The Independent Student Newspaper of Ashoka University

An Evening with Rupi Kaur

Varisha Tariq, Class of 2019

Advice I would have given to my mother on her wedding day
you are allowed to say no

— Rupi Kaur

I sit in the auditorium, waiting for her to arrive. The show is officially running late, so I switch on my phone to distract myself. I am in Delhi’s Kamani auditorium, a six hundred-seater hall. The place quickly fills up by 5 PM, but it is only around 5.30 PM that the stage is set up. Everybody moves to the edge of their seat, anticipating her arrival.

Source: Eventshigh

There have been times when Rupi Kaur’s poetry has been very hard hitting for me; some of her bite-size Instagram poetry posts are saved in a quotes folder on my phone. But they have never hit me hard enough to go online and buy her books. Still, I wasn’t one to turn down a poetry night. So I bought my tickets and went. As far as I was concerned, it was either going to be good or going into my “experience list”.

Kaur’s poetry has always been simple. She writes about subjects that are ‘common’ in the spoken word circles; her choice of these common subjects has garnered her a lot of negative reactions. Yet, when she performs, I cannot keep my eyes off her. She is hilarious and confident, with a voice made to recite poetry. Words and verses that seemed simple on my Instagram feed suddenly have a deeper meaning. I am so mesmerised by her performance that when she recites my favourite poem, “Legacy”, I forget that I can record it. Kaur’s honesty on paper strangely becomes something more intimate — more personal — even as she performs in a room full of strangers. It is like we are sitting across each other and talking about the struggles of being a brown girl, of being body shamed, of being slut shamed, of having a broken heart, or a broken soul. Her performance is absolutely riveting. Later, I keep looping the videos I remembered to record.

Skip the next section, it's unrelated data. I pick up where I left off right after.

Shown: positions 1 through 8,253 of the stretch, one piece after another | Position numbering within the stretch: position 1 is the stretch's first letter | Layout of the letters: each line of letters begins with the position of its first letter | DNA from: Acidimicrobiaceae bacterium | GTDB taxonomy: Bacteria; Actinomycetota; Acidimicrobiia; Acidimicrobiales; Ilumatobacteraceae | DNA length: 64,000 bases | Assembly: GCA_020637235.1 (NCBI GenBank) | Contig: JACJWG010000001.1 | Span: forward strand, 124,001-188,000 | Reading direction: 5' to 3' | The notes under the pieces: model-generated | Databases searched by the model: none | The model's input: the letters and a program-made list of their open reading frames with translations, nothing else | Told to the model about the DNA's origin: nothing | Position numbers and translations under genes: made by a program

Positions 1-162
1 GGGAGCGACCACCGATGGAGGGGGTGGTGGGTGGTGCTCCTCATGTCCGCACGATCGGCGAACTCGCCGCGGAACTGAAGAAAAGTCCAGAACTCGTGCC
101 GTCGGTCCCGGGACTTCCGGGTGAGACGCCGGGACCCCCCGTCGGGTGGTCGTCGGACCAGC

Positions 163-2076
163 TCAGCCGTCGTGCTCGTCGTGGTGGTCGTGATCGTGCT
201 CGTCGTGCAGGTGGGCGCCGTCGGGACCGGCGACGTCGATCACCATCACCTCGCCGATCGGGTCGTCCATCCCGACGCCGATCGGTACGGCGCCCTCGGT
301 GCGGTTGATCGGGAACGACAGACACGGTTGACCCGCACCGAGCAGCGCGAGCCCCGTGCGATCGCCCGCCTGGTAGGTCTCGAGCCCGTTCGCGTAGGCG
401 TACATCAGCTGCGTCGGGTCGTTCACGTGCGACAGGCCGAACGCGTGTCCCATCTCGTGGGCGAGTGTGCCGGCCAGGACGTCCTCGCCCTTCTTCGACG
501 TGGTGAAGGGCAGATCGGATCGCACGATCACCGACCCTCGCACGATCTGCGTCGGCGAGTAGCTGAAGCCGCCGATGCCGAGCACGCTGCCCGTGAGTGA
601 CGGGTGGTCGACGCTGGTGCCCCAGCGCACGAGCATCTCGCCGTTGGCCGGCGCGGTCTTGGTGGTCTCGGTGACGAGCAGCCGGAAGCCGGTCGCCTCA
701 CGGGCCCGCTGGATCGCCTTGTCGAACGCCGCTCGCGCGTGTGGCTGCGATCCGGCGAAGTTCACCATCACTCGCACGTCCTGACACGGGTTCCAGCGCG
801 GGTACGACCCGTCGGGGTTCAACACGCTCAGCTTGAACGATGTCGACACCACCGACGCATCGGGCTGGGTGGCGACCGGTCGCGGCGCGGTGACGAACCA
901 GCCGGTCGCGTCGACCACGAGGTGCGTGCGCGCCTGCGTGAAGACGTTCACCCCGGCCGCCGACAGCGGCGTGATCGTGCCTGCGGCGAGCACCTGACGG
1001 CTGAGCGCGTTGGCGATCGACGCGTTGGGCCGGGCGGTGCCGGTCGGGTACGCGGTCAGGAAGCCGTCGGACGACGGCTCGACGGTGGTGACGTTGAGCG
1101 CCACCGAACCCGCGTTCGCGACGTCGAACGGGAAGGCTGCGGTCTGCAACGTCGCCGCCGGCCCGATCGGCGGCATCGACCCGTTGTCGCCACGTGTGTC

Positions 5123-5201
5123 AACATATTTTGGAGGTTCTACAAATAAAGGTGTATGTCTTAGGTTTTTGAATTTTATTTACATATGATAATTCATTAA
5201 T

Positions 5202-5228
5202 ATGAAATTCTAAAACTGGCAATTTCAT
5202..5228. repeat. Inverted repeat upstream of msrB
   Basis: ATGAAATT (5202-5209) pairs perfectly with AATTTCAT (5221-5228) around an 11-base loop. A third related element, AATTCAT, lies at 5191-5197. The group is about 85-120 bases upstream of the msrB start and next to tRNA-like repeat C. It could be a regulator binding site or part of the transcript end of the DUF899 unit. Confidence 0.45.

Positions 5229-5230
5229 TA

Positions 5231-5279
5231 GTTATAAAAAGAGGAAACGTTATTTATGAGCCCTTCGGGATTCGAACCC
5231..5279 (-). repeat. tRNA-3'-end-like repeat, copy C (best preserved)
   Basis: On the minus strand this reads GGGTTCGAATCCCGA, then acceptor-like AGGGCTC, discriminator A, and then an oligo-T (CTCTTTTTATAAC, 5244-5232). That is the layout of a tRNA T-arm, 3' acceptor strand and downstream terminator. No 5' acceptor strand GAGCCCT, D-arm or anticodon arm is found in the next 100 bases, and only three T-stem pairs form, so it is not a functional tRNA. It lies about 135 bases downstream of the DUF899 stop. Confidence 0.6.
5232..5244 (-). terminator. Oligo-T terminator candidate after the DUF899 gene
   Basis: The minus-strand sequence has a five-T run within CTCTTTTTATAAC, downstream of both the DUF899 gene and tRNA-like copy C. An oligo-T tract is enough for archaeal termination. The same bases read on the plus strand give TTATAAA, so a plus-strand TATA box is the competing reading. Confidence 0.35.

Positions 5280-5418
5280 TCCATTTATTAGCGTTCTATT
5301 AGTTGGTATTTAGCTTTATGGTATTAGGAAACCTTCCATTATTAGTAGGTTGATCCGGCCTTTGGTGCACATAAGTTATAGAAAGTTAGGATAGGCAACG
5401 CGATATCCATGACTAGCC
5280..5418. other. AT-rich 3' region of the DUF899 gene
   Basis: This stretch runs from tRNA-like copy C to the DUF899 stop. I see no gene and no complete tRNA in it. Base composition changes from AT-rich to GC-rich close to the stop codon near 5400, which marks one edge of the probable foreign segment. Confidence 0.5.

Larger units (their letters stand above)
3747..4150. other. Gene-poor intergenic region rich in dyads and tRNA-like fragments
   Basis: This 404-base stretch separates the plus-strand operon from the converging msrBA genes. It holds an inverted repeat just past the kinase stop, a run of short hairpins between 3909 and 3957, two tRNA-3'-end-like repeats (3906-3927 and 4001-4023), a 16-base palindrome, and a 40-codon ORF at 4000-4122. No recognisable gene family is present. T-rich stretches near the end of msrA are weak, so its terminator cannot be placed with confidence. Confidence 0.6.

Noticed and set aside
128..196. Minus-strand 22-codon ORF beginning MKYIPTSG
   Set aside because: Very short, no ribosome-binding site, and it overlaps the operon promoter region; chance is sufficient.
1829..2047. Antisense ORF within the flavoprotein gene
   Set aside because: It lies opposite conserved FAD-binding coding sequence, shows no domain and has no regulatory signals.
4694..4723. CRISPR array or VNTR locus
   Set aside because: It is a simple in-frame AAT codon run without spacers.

Photograph by Pritika Gupta

I also end up ordering both her books as audiobooks.

To all those who think that her work isn’t good enough to receive the overwhelming positive response it has: you should see her perform. Her voice holds an incredible amount of power; it flows like a song that hits right where it hurts.

My advice? Buy those damn tickets the next time.

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